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The Spearman-Brown Formula: The General Case1.
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The Spearman-Brown Formula: The General Case1.
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The Spearman-Brown Formula: The General CaseIf the component tests are not parallel, then the Spearman-Brown formula will wither over- or underestimate thereliability of a longer test.An example scenario of overestimation:• Suppose one has a 10 item test with a reliability of 0.60.• The Spearman-Brown formula predicts that by adding a parallel ten-item test that the resultant total reliability will be 0.75.• But suppose the test that is added by a faulty test that has no variance.• Effectively, we’ve only added a constant to every examinee’s score, which does not contribute to the test’s reliability.• In this case, the total test reliability would still be 0.60.
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The Spearman-Brown Formula: The General CaseIf the component tests are not parallel, then the Spearman-Brown formula will wither over- or underestimate thereliability of a longer test.An example scenario of underestimation:• Suppose a ten item test has a reliability of 0.00.• The Spearman-Brown formula predicts that by doubling the test length with a parallel component would produce a reliability of 0.00.• However, if a non-parallel test is added instead with a reliability of, say, 0.70, then the resultant reliability of the lengthened test will be greater than 0.00.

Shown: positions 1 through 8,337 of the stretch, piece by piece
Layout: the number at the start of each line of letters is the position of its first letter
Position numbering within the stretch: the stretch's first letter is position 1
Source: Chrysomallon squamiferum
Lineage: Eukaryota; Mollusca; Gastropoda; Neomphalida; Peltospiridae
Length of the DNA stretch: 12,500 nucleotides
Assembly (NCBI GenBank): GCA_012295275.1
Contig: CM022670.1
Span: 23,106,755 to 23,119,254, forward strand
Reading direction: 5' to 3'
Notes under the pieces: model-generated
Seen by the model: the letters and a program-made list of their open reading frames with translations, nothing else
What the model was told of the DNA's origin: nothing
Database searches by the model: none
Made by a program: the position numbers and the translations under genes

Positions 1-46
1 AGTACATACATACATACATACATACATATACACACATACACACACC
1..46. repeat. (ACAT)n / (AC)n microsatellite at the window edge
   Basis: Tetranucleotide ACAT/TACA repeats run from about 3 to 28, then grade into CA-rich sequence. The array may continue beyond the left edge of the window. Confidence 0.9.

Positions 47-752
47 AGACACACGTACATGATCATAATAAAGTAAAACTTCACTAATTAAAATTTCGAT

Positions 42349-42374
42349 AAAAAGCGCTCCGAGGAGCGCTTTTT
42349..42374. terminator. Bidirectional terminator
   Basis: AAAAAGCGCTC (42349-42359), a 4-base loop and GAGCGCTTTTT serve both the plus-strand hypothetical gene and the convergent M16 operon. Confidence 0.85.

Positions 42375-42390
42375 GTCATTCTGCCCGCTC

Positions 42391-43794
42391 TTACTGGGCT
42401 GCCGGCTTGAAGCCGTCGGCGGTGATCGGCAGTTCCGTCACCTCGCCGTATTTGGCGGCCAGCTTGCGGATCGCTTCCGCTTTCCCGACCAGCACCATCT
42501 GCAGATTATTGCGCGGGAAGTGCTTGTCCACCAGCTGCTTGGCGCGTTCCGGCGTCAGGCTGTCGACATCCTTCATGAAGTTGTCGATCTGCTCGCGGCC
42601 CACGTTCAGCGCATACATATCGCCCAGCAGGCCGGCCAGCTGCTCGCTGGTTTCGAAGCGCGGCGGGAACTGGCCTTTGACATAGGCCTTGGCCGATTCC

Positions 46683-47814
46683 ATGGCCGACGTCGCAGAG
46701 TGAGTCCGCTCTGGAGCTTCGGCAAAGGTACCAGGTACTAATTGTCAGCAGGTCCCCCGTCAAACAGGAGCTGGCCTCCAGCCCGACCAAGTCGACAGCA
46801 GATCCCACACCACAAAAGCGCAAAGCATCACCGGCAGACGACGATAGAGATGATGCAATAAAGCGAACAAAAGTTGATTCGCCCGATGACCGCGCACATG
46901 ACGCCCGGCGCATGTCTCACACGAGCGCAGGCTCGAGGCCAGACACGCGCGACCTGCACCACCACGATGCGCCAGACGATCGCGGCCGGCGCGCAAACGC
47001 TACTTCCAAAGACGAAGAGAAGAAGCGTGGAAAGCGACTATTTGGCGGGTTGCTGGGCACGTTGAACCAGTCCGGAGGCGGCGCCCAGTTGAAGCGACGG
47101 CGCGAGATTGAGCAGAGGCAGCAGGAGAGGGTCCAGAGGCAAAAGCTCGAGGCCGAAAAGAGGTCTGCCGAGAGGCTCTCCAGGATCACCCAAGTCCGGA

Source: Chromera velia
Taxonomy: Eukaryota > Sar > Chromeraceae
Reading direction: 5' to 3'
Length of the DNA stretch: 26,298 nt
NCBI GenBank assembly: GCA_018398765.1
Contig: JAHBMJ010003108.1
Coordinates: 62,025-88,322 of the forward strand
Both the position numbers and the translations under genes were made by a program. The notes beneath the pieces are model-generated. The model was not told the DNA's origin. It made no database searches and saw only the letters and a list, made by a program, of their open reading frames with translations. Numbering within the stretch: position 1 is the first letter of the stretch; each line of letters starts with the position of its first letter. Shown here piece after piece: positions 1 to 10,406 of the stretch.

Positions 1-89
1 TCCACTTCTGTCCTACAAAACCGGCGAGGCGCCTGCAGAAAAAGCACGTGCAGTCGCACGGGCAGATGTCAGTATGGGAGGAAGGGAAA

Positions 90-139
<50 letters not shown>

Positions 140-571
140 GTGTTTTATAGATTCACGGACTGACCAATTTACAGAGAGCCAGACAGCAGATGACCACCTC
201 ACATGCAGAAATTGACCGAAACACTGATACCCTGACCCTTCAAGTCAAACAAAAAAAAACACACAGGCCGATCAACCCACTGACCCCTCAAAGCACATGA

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Comparison of Methods of Estimating ReliabilitiesSo far, we have learned several different ways to estimate the reliability of agiven test.Here is a summary of the basic principles of each, that one should use whendeciding which is appropriate for estimating the reliability of one’s test:1. When using Test/Retest methods, one should use Parallel- or Alternate- Forms reliability estimates because most internal-consistency measures would be inaccurate.2. Use of Cronbach’s α or the Kuder-Richardson methods produces a lower bound for a given test’s reliability. • If the tests happen to be essentially τ-equivalent, then the estimated reliability is the test’s reliability. • But these tests should only be used for homogeneous tests3. When using the Split-Half method, the Spearman-Brown formula can over- or underestimate a test’s reliability if the components are not parallel. • When the components are parallel, then the estimate provided is very good for judging the effects of changing test length.